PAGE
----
Rob and Grace were a few years away from retirement when one of the “neighbour kids”, who was now an adult, pulled into the yard one day fresh from the rigs and driving a shiny new truck with an offer to buy their farm — a very substantial offer.
Rob might have gone for it. Opinion in the family was about equally divided on that point, but Grace was adamant. Her “no, absolutely not, I will not see my farm go to him,” left no room for interpretation.
Rob and Grace had treated their 500 acres gently, encouraging wildlife, farming around poplar bluffs and a couple of sloughs. Grace knew the young man who had made the offer would level the trees and drain the sloughs. His approach to farming was different from hers and Rob’s. She could live with that, but not on her farm.
Even if land is posted for sale, (Rob and Gracie’s wasn’t) a farmer can still refuse to sell to a particular person or persons.
“If you own anything — a pair of shoes or a truck or a piece of land, you own it, you’re in control of it and you don’t have to sell to anyone you don’t want to,” says Ted Cawkwell, agriculture specialist with Re/Max, Saskatoon.
That’s especially true if a seller is working with a realtor, he continues.
“But if you’re selling by auction or tender you lose a lot of that control, especially in an unreserved auction where the item/land/farm is being sold to the highest bidder.”
So who can buy farmland in Saskatchewan?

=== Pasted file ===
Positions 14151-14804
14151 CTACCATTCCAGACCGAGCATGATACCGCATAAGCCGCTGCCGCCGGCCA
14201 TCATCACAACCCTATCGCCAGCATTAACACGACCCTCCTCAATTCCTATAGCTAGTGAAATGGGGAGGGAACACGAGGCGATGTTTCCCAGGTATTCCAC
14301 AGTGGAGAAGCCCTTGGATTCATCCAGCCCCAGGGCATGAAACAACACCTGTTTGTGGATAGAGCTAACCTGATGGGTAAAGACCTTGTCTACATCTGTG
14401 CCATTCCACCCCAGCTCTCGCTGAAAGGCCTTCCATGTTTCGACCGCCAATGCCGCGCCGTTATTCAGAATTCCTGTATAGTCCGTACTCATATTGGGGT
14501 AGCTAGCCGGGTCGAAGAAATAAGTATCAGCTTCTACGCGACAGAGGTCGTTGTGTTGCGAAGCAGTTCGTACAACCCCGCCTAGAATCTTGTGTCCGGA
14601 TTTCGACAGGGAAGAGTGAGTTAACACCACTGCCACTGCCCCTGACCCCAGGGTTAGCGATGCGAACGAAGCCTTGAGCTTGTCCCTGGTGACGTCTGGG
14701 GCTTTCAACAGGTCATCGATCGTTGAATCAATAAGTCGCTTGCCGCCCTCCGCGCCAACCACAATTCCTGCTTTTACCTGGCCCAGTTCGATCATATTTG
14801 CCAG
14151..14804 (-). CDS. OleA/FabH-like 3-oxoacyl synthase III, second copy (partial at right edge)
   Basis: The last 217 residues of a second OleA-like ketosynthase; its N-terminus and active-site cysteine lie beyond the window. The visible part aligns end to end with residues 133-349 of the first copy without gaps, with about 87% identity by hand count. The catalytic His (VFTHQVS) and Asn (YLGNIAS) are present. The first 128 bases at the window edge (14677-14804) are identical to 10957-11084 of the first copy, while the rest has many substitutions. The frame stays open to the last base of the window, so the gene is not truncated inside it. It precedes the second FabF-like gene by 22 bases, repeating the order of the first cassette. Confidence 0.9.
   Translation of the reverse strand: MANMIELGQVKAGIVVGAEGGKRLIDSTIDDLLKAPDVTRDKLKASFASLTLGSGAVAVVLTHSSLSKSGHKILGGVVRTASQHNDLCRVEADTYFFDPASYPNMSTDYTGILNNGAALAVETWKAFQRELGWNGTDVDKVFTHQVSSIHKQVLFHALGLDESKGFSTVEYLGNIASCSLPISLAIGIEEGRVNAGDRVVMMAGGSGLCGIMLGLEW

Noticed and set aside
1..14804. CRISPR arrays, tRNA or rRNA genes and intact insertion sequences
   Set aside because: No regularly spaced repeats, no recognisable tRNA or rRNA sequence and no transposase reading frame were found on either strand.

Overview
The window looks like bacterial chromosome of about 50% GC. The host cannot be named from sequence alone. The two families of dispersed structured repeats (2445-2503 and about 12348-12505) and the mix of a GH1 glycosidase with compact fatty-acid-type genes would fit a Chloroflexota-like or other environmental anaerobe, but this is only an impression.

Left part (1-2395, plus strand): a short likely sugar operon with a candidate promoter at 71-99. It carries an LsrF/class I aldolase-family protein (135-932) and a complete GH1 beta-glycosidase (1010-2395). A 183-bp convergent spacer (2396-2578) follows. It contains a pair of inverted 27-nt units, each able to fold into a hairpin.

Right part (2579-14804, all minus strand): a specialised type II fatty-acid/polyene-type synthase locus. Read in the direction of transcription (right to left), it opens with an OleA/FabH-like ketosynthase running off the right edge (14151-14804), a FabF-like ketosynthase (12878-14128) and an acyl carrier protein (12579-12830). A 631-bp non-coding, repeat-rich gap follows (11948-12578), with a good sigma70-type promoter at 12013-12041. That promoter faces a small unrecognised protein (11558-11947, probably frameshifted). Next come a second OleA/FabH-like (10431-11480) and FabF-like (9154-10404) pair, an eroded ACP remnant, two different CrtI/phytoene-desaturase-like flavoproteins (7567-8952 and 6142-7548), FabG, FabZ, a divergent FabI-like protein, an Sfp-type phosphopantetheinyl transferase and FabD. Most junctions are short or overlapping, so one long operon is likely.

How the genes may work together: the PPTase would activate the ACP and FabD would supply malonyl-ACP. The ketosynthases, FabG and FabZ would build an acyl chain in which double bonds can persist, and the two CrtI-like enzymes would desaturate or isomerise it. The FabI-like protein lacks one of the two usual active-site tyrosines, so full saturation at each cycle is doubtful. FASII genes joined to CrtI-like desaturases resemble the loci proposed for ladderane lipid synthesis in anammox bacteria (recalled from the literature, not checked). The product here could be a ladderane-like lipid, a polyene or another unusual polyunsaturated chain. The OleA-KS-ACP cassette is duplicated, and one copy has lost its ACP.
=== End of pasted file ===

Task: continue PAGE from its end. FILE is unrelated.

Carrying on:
The seller’s preferences, aside, each province has rules regarding who can buy farmland. These rules can differ significantly from province to province.
Until 2002, as per the Saskatchewan Farm Security Act, ownership of Saskatchewan farmland was restricted to Saskatchewan citizens and Saskatchewan-owned agricultural corporations. Legislation in 2003 expanded ownership provisions to all Canadian citizens and to certain classes of Canadian-owned corporations
“It’s pretty black and white,” says Cawkwell. “To own Saskatchewan farmland, you need to be a Canadian citizen or a Canadian resident. So, a citizen could be somebody who’s also a resident, or it could be somebody living abroad who has Canadian citizenship.”
There are guidelines as to what Canadian residency means. Basically, if a buyer resides in Canada for at least 183 days a year, they can own farmland even if they aren’t a Canadian citizen.
All financing of farmland must be through a financial institution registered to do business in Canada
It is up to the buyer to prove compliance with the legislation. It they can’t, they will be prohibited from buying farmland. Fines for being in contravention of the Saskatchewan Farm Security Act go from $50,000 for individuals to $500,000 for corporations.
All land transactions are monitored by the Farm Land Security Board , a quasi-judicial tribunal whose members are appointed by the Lieutenant Governor in Council.